Europe pledges cash for McCartney family's legal fight

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The Independent Online

MEPs have called for an unprecedented use of EU funds to help pay for a civil action against those accused of murdering Robert McCartney, the Belfast man whose death has been blamed on the IRA.

MEPs have called for an unprecedented use of EU funds to help pay for a civil action against those accused of murdering Robert McCartney, the Belfast man whose death has been blamed on the IRA.

The overwhelming vote in favour came after an international campaign by Mr McCartney's sisters, who have won allies from Strasbourg to Washington, and who want to mount their own case if police fail to prosecute.

Mr McCartney, 33, a Roman Catholic and father of two children, was stabbed to death outside a Belfast pub on 30 January. The IRA has admitted its supporters were involved, reportedly offering to shoot those responsible.

Witnesses to the killing have not come forward, hampering the police inquiry, and the row has provoked a political crisis for Sinn Féin. The two Sinn Féin MEPs, Bairbre de Brun and Mary Lou McDonald, refused to back yesterday's resolution, endorsing instead a motion less critical of the party and the IRA.

But the resolution was passed by 555 votes to 4, with 48 abstentions, in an unusual display of political unity - bringing together all but one of the parliament's fractious groupings.

It means the European Commission will discuss making a donation from a €1m (£650,000) fund created after the 11 March bombings in Madrid to help victims of terrorism get their lives back on track.

Mr McCartney's relatives, who met President George Bush in March, are hoping to raise £250,000 for their civil case, though it remains unclear how much of that could be made available by the EU.

Yesterday the signals from the Commission were positive, despite some technical questions about whether the murder would need to be officially designated as a terrorist act.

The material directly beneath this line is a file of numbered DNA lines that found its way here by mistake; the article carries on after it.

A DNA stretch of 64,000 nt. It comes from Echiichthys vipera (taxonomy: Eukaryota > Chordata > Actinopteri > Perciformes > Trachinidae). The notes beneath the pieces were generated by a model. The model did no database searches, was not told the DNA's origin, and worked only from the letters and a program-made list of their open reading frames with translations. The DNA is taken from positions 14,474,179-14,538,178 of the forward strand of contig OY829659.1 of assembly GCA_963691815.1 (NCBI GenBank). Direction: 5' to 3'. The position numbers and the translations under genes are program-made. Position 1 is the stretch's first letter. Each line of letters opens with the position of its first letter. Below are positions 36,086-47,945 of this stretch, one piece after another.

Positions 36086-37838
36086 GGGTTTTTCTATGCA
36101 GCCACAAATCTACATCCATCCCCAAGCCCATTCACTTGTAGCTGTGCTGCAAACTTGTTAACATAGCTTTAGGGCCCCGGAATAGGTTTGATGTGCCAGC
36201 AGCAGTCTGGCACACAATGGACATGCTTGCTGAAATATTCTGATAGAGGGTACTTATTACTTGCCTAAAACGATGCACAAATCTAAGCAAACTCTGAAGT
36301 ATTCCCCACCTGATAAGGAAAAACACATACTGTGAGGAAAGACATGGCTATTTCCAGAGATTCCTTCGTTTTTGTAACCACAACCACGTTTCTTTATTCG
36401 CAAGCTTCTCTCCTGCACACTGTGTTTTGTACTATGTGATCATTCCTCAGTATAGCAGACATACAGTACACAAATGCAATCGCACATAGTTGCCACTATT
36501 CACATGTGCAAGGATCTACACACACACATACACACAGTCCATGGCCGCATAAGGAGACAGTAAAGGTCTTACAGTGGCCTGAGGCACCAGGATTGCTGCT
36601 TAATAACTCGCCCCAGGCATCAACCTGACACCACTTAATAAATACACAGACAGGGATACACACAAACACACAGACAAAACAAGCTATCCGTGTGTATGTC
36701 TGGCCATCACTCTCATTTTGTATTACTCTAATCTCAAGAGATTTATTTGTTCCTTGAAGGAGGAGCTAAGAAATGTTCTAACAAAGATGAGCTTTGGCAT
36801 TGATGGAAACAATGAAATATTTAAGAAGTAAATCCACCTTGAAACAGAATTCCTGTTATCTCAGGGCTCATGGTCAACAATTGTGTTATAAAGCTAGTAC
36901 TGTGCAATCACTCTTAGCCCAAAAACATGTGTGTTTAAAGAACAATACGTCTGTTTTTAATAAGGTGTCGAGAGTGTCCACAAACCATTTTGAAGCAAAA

One official said it would be possible to make the grant legally, though he cautioned: "The McCartneys will have to set up an association and a fund. There is a long way to go and it is going to be complicated to make sure that the legal requirements are respected."

Earlier, the Socialist group in the European Parliament had considered making a donation but that idea was dropped in favour of using the EU fund.

Paula McCartney, who attended the vote in Strasbourg, said: "In reality, the support of Sinn Féin hasn't been sincere and hasn't been genuine. They're not doing everything they can to help the family.".

The motion pulled few punches, saying Mr McCartney "was brutally murdered by members of the self-styled 'Irish Republican Army' who attempted to cover up the crime and ordered all witnesses to be silent about involvement of IRA members".

It added that "if the Police Service of Northern Ireland is unable to bring a prosecution in relation to the murder of Robert McCartney, the European Union should grant a financial contribution ... toward the cost of legal fees incurred by the family."

Jim Allister, of the Democratic Unionist Party, said: "Europe has voted today to roundly and unequivocally condemn them [Sinn Féin]."

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